For as long as people have been visiting Muskoka, this place has been inspiring them to create art. That tradition continues again this summer, when the annual Muskoka Chautauqua festival returns to Windermere from August 4 to 14.
The festival is a whirlwind celebration of all the arts – dance, theatre, music, writing, film, and many forms of visual art. Attendees are invited to create as well as to witness, through a combination of shows and workshops held at several different venues in the village, some of them in partnership with Windermere House.
“We are putting a particular emphasis on literary arts this year,” says Gayle Dempsey, director of development. “We will have four or five literary panels and lectures by authors, as well as some writing workshops, including a poetry workshop we’re really excited about.”
Chautauqua has always emphasized having a strong sense of place, and this year is no exception. There will be workshops on nature journalling and movement through the forest, dance amid the trees, lectures on the scientific secrets of the forest, and meditation and yoga outdoors every morning.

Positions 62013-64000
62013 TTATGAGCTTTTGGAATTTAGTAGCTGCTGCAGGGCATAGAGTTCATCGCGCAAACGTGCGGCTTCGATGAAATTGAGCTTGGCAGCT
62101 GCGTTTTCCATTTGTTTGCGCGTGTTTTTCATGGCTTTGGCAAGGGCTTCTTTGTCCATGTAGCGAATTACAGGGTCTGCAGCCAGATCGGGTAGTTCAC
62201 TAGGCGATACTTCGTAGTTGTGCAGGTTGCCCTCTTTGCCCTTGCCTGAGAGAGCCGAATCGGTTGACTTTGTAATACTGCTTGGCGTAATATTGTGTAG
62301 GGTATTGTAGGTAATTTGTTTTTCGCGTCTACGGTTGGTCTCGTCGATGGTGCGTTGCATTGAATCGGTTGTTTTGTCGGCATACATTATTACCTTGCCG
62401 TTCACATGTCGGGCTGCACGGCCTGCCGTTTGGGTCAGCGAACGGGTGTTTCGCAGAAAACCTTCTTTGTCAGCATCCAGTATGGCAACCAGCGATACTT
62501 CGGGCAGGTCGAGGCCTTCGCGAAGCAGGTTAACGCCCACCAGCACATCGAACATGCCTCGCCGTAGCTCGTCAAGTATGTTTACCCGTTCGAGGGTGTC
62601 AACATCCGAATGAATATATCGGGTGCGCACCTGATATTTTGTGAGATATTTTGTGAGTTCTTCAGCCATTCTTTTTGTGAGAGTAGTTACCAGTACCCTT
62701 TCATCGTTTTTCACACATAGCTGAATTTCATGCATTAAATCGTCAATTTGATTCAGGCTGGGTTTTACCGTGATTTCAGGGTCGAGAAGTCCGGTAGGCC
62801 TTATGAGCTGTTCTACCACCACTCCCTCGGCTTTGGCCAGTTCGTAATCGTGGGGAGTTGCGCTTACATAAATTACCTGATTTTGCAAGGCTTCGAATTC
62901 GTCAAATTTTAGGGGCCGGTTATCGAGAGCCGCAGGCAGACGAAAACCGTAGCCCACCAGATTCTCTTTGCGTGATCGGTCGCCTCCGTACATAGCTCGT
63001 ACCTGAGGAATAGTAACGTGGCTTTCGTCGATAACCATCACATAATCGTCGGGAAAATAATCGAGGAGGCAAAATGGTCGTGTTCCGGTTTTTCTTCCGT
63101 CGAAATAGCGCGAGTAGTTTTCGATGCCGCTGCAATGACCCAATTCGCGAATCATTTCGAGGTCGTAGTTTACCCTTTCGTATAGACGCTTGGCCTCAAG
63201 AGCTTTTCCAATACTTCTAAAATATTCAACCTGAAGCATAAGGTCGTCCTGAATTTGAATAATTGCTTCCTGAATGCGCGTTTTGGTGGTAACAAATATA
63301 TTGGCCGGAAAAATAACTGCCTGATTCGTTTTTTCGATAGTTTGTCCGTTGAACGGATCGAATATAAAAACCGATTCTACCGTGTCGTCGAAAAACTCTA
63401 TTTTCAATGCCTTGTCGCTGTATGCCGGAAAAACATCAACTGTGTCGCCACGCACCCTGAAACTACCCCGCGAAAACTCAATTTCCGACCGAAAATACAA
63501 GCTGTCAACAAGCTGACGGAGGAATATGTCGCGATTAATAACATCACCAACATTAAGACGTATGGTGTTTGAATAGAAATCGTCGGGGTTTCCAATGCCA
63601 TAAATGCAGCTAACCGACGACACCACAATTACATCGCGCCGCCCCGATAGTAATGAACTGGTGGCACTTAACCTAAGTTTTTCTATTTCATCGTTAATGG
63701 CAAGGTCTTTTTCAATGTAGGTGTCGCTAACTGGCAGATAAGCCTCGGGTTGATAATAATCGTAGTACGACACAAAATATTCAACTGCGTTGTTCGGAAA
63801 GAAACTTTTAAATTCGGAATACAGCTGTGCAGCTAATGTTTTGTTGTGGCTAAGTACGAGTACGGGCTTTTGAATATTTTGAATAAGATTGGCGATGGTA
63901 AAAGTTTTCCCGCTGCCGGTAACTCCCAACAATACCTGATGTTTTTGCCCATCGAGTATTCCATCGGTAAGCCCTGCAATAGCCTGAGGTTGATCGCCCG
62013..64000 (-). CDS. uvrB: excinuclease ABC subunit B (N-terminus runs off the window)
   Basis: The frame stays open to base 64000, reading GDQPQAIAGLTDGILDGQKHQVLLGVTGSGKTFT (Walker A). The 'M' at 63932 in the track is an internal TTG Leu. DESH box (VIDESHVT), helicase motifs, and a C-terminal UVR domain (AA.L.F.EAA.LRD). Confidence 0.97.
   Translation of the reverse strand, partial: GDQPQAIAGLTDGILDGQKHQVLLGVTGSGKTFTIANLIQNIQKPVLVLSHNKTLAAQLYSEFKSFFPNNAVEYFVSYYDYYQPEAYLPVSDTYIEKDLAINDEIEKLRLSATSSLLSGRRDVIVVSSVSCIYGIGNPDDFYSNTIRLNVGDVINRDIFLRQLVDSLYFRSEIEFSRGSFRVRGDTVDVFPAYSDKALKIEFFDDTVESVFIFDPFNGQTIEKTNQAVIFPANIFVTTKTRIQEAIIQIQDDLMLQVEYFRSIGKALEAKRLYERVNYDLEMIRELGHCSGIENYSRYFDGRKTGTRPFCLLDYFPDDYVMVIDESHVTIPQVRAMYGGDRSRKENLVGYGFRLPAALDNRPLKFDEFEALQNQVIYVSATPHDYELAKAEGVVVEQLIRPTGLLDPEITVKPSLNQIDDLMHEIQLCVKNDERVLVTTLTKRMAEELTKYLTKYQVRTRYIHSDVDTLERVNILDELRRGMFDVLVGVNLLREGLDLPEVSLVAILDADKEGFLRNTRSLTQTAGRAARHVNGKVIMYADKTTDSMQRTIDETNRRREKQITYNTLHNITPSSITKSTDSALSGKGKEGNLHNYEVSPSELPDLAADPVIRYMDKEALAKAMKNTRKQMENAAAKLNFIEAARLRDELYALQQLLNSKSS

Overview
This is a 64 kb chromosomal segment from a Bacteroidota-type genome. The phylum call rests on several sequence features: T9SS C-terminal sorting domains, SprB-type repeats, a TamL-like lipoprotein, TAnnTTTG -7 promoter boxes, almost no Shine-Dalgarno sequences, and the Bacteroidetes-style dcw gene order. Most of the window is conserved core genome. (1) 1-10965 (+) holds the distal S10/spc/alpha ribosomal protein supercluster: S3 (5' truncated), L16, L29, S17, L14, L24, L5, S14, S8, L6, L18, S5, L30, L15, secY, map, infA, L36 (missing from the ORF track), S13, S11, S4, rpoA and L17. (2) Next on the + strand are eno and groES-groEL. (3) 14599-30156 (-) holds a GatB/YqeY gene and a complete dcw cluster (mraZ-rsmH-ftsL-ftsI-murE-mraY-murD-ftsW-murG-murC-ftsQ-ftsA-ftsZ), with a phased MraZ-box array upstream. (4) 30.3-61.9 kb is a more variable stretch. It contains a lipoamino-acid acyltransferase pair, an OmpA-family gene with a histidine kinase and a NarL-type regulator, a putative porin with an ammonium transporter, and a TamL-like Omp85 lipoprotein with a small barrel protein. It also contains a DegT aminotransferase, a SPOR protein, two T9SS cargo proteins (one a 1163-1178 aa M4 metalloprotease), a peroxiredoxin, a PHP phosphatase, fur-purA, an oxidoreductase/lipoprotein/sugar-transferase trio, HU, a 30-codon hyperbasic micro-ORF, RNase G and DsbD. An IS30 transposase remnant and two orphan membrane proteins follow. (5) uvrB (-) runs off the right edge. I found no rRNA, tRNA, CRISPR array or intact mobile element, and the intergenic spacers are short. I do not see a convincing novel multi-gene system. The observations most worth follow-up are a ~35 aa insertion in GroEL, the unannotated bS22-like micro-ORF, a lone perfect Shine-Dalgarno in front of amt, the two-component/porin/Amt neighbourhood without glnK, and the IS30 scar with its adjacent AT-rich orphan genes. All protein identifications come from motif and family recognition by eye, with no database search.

Most performances take place in a stunning wooded property on the shores of Lake Rosseau – a private estate which is opened to the festival each year. The festival also makes use of the charming village itself, with performances on the docks, a pop-up bookshop in the village hall, walking tours through the village, and art hung in the appropriately named Gallery in the Woods.
“Even when a workshop is not explicitly about connecting art and nature, you can’t avoid making that connection,” says CEO Gary Froude. “You may be listening to the Mississauga Symphony Orchestra, or learning to play harmonica with blues legend Po Cholly, or watching a film we’ve curated with Hot Docs, but you’re doing it surrounded by the sights and sounds and smells of Muskoka. It just permeates everything.”
Most events are accessible to all ages, and there are a several specifically kid-friendly events, including a Family Fun Art Party and the SWS waterski show.
Opening day on August 4 is hosted by Terry and Lucia Sahanatien of the Wahta First Nation. “We’ve always had such beautiful teachers from the Indigenous community, and it’s an honour to have them lead us in the opening,” says Gayle.
The festival offers a mix of pay-what-you-wish and ticketed events. Booking in advance is recommended, as there are events that sell out every year.